Your RV gives you the freedom to explore new places, all while ensuring you have a cozy place to rest and relax. However, once you pull your RV into camp, chock the wheels, and level your rig, it can be a big headache to tear down camp simply to run into town to grab some groceries.
This is where towing an extra vehicle with your RV can be a wise decision. When you arrive at camp, you can simply unhook your tow behind the vehicle and use it to run errands or explore the area. It’s not only convenient, but in areas with small roadways, such as busy cities, or paths that are difficult to navigate with a large motorhome, having a second vehicle can make your exploration more enjoyable.
And, in the case of an unexpected breakdown, a secondary vehicle can turn into your recovery vehicle. If you’re interested in potentially towing a vehicle on your next trip, learn what it takes to tow a vehicle with your RV.
#1: MAKE SURE YOU WON’T EXCEED YOUR RV’S CAPABILITIES
Before you hitch your car to the back of the RV, take the time to find your motorhome’s tow rating. Your maximum towing capacity can be found in your owner’s manual and will indicate the total amount of weight your RV is capable of hauling. Never exceed this amount when you hook up a vehicle to your motorhome.
You also need to pay attention to the Gross Vehicle Weight Rating (GVWR) of your RV. This number indicates the maximum weight your RV can safely transport. You don’t need to count the weight of the vehicle you are towing towards this number, but you do need to include the weight of the trailer tongue, as well as anything else that your RV will be holding, such as passengers, water, and cargo.
The next step is to check how much your RV is capable of hauling by looking for a plate on your RV’s hitch that lists this number.
#2: DETERMINE HOW YOUR VEHICLE OR “TOAD” CAN BE TOWED
Did you know that the vehicle you tow behind your RV is often referred to as a “toad?”
Just as you need to be careful to ensure that you do not exceed your RV’s towing capacity, you also need to make sure that you understand the best way to tow your secondary vehicle.
Please note that not all vehicles can be pulled behind an RV using the same method. For example, many all-wheel-drive and four-wheel-drive vehicles cannot be flat-towed — towed with all four wheels on the ground — behind an RV. This is because it will cause damage to the transmission.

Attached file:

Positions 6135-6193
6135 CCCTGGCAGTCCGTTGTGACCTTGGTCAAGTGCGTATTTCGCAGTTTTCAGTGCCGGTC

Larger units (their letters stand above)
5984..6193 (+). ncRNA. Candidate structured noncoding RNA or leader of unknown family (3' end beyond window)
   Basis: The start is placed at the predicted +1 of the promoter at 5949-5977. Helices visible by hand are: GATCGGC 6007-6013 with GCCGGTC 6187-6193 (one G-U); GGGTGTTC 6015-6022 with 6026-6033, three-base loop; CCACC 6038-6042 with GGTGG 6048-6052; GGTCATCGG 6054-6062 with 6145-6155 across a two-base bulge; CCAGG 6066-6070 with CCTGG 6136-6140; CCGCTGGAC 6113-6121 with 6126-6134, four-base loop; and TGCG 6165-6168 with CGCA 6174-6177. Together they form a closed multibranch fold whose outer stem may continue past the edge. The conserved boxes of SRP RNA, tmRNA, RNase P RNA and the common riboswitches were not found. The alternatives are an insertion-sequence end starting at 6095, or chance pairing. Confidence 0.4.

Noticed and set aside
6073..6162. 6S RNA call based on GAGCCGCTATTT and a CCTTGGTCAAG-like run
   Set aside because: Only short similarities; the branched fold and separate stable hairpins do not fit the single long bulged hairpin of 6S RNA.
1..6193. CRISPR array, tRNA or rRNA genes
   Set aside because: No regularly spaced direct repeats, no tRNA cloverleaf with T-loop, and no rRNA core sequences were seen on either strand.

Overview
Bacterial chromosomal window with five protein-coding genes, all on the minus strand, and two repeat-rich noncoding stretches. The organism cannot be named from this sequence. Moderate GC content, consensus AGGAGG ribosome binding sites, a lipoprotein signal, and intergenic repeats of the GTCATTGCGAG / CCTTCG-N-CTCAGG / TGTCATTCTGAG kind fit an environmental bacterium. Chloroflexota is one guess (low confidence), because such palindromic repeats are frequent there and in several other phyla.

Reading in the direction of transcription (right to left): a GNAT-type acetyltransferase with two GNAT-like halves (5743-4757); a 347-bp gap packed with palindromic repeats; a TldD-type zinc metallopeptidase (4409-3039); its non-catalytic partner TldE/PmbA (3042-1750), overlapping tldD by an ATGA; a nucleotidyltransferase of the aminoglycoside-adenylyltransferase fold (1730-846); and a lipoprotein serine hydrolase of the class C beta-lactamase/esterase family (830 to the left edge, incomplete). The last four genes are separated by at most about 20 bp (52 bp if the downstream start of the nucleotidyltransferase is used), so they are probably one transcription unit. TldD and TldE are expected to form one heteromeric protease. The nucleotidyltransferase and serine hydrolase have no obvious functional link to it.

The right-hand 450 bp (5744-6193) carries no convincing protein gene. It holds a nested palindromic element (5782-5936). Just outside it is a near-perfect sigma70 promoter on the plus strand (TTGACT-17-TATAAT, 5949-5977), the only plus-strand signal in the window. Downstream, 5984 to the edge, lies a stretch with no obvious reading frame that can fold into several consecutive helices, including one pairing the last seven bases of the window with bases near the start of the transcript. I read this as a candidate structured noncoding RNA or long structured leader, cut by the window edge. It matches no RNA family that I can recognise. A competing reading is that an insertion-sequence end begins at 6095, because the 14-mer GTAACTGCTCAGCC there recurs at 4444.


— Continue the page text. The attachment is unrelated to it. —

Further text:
In other cases, there may be critical cooling systems or protections that only kick on when your vehicle is running. Towing these vehicles with all four wheels on the ground can permanently damage major components.
Be sure to consult your owner’s manual to find the manufacturer's recommendation for towing. This should indicate whether you can tow your vehicle on all four wheels, with two wheels down, or if it must be towed on a flatbed trailer. If you cannot find this information readily, speak to your mechanic about the best option based on your vehicle's make, year, and model.
#3: CHECK YOUR HITCH
Once you understand how much weight your RV can tow and how your particular vehicle should be towed, it is time to inspect the hitch on your motorhome. Most RVs come equipped with a hitch featuring a ball and a receiver.
If your RV does not have a hitch, there are options for adding a custom hitch to the motorhome. However, be sure to read over any warranty information before adding a hitch to your RV. In some cases, adding a hitch can invalidate your warranty.
#4: CHOOSE YOUR STYLE OF TOWING
There are three main methods for towing a vehicle behind your RV. Depending on your toad, you might be limited in which options you can use. Before you try any of these methods, be sure to speak with your mechanic.
FOUR-DOWN OR FLAT TOWING
One of the easiest ways to tow a vehicle behind your RV is using the four-down method, also called dinghy towing or flat towing. This method uses a small tow bar to connect your vehicle to the RV. All four tires rest on the ground, and the vehicle simply trails behind your RV.
This method is a popular choice due to the ease of connecting and disconnecting the vehicle and the limited amount of equipment needed. However, it is not a valid option for all vehicles and causes the most wear and tear on your toad.
Another option for towing your vehicle is to connect a tow dolly to your RV. With this method, the front two wheels of your toad are loaded onto the dolly. The rear wheels roll on the ground. This is a good choice for vehicles with front-wheel drive transmissions. It is a little more complicated to load your vehicle on a tow dolly than to simply use a tow bar, but tow dollies are still a relatively affordable option.
For all-wheel-drive or four-wheel-drive vehicles, you’ll most likely need to tow your vehicle with a trailer or car hauler. In this case, you will drive your vehicle onto the trailer and tow the vehicle with no wheels touching the ground.
Trailers are the most expensive option. However, they offer the best protection for the vehicle you are towing. Because the wheels are not touching the ground when in transit, you will not wear down the tires, and there is no risk to the components of your vehicle.